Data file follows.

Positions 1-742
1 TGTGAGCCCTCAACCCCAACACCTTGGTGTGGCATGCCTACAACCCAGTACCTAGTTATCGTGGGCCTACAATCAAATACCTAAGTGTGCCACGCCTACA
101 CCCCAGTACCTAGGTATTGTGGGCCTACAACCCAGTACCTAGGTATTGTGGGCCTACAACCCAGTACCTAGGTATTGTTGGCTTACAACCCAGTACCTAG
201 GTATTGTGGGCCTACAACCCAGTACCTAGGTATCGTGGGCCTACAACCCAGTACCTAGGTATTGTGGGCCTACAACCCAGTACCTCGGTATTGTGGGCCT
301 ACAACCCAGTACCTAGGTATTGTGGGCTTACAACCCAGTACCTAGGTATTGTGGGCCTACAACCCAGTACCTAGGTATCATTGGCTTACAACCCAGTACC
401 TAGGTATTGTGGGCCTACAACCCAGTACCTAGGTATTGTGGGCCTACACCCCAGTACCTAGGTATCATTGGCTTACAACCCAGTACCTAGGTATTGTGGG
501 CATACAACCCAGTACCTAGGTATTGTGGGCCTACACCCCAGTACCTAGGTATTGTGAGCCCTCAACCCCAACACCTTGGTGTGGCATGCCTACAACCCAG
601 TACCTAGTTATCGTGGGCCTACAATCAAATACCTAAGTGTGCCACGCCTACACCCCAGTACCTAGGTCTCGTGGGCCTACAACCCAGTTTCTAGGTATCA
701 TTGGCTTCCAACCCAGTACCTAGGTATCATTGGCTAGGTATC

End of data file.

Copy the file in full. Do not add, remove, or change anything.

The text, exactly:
Positions 1-742
1 TGTGAGCCCTCAACCCCAACACCTTGGTGTGGCATGCCTACAACCCAGTACCTAGTTATCGTGGGCCTACAATCAAATACCTAAGTGTGCCACGCCTACA
101 CCCCAGTACCTAGGTATTGTGGGCCTACAACCCAGTACCTAGGTATTGTGGGCCTACAACCCAGTACCTAGGTATTGTTGGCTTACAACCCAGTACCTAG
201 GTATTGTGGGCCTACAACCCAGTACCTAGGTATCGTGGGCCTACAACCCAGTACCTAGGTATTGTGGGCCTACAACCCAGTACCTCGGTATTGTGGGCCT
301 ACAACCCAGTACCTAGGTATTGTGGGCTTACAACCCAGTACCTAGGTATTGTGGGCCTACAACCCAGTACCTAGGTATCATTGGCTTACAACCCAGTACC
401 TAGGTATTGTGGGCCTACAACCCAGTACCTAGGTATTGTGGGCCTACACCCCAGTACCTAGGTATCATTGGCTTACAACCCAGTACCTAGGTATTGTGGG
501 CATACAACCCAGTACCTAGGTATTGTGGGCCTACACCCCAGTACCTAGGTATTGTGAGCCCTCAACCCCAACACCTTGGTGTGGCATGCCTACAACCCAG
601 TACCTAGTTATCGTGGGCCTACAATCAAATACCTAAGTGTGCCACGCCTACACCCCAGTACCTAGGTCTCGTGGGCCTACAACCCAGTTTCTAGGTATCA
701 TTGGCTTCCAACCCAGTACCTAGGTATCATTGGCTAGGTATC